You got me going in circles

Where’s the 2013 “Best Roundabout in the World?”

That would be in New York City – Columbus Circle, designed by American architect William Phelps Eno and built in 1905. The roundabout, claims Britain’s Transport Research Laboratory, ensures a safer, smoother flow of traffic than intersections. Awarded by the UK Roundabout Appreciation Society, the award is an attempt to inform Americans on the benefits of this traffic management system.

Traffic circles, rotaries, roundabouts, traffic flow, transportation patterns, what’s happening in new york, humor, Columbus Circle

According to NPR’s Marketplace, “the roundabout…flourished in Britain because it requires the British virtues of compromise and cooperation. The US’s more aggressive, confrontational culture may explain why the roundabout has not been more widely adopted by Americans.”


The USDOT’s Federal Highway Administration (FHWA) claims that modern roundabouts are far safer, concurring with the Brits’ findings. [Growing up, I called them traffic circles, friends called them rotaries, but apparently modern roundabouts are different than those death traps.]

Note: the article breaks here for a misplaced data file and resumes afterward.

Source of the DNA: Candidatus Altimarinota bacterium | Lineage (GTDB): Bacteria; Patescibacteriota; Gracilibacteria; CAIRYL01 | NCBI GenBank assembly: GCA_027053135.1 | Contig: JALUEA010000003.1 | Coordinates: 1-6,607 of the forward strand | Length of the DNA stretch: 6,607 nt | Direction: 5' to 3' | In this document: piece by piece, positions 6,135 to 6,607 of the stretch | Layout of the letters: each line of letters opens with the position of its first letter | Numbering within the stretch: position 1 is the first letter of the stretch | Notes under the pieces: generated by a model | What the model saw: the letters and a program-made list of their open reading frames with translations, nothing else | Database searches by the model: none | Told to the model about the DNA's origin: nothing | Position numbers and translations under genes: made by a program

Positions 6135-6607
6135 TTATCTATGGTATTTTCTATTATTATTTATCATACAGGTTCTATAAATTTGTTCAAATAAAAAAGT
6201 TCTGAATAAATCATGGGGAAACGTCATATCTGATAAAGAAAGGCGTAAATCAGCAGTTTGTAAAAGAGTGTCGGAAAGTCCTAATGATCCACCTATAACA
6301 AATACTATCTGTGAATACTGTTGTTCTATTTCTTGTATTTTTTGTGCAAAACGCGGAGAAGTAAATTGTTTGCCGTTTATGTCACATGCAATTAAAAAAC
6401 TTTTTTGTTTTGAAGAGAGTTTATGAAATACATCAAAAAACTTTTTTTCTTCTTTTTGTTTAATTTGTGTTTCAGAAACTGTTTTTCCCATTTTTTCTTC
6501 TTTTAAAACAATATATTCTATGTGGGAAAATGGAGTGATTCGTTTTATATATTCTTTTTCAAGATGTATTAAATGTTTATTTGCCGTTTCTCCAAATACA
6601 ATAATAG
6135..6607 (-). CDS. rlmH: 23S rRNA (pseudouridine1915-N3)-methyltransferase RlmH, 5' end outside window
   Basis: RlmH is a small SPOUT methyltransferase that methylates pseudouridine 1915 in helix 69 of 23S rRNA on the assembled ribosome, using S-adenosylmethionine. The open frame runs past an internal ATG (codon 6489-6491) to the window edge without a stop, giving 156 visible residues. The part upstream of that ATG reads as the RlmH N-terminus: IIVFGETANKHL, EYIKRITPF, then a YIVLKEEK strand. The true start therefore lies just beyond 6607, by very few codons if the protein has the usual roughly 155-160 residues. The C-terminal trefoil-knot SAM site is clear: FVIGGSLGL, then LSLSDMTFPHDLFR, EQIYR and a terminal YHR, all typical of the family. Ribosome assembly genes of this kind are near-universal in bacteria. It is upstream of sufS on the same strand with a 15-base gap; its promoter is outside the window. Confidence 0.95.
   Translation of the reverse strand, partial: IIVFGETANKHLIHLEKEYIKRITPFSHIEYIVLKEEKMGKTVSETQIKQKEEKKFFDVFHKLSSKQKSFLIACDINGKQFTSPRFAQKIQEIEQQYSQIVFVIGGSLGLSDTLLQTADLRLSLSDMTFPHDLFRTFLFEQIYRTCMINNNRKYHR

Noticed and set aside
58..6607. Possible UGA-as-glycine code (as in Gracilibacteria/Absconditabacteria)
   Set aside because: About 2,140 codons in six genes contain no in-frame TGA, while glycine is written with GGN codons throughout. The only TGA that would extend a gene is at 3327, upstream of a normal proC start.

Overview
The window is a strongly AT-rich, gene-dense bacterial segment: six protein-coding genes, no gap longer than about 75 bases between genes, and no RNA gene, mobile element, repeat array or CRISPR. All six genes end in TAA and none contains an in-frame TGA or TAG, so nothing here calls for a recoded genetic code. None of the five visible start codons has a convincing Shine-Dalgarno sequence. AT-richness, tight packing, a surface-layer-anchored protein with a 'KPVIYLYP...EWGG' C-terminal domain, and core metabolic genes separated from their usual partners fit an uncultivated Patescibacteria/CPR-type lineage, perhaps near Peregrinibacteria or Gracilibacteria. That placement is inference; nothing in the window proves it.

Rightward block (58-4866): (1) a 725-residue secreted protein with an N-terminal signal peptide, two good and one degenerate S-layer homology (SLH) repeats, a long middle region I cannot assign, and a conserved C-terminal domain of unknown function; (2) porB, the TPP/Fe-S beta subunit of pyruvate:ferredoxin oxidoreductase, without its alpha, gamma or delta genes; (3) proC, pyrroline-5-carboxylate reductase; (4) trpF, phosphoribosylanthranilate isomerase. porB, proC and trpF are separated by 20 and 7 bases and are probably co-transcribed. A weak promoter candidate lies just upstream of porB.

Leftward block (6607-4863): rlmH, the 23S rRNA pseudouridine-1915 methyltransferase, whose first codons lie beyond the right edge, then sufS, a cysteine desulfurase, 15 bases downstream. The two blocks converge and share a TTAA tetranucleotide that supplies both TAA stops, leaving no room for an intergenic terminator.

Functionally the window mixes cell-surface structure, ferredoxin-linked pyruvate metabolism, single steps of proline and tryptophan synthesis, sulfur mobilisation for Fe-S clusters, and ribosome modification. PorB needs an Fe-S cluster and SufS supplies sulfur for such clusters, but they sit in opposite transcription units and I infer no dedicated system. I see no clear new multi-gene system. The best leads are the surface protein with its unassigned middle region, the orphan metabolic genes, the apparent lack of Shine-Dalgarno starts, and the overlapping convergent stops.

The modern roundabout was developed in the United Kingdom during the 1960s and is designed to slow the speed of vehicles entering them, thus resulting in greater traffic safety.

Do drivers think that?

Since most Americans don’t know the difference between circles, rotaries or roundabouts, the perception is somewhat negative. I think – high accident rates and congestion problems. And so does this gentlemen near Denver, CO, some commenters near Baltimore, MD, and some of these commenters near Philadelphia, PA.

So maybe the traffic gang in the UK was right to honor an American roundabout. It sounds as though our ignorance will be eased from the award. After all, as a non-driver, I’m more informed. Though perhaps, still a bit skeptical.

Listen to the full story at NPR’s Marketplace.

Image: Landscape Urbanism by Peter Mauss

One Response to “You got me going in circles”

  1. Laura G Says:

    Columbus Circle is very beautiful, but functional in the present-day USA? I’m not so sure. I still shiver when I think of driving the NJ “circles” many, many years ago. Parts of the current problem with these traffic configurations? They are many but mostly include increased traffic volume, very little courtesy and speed.

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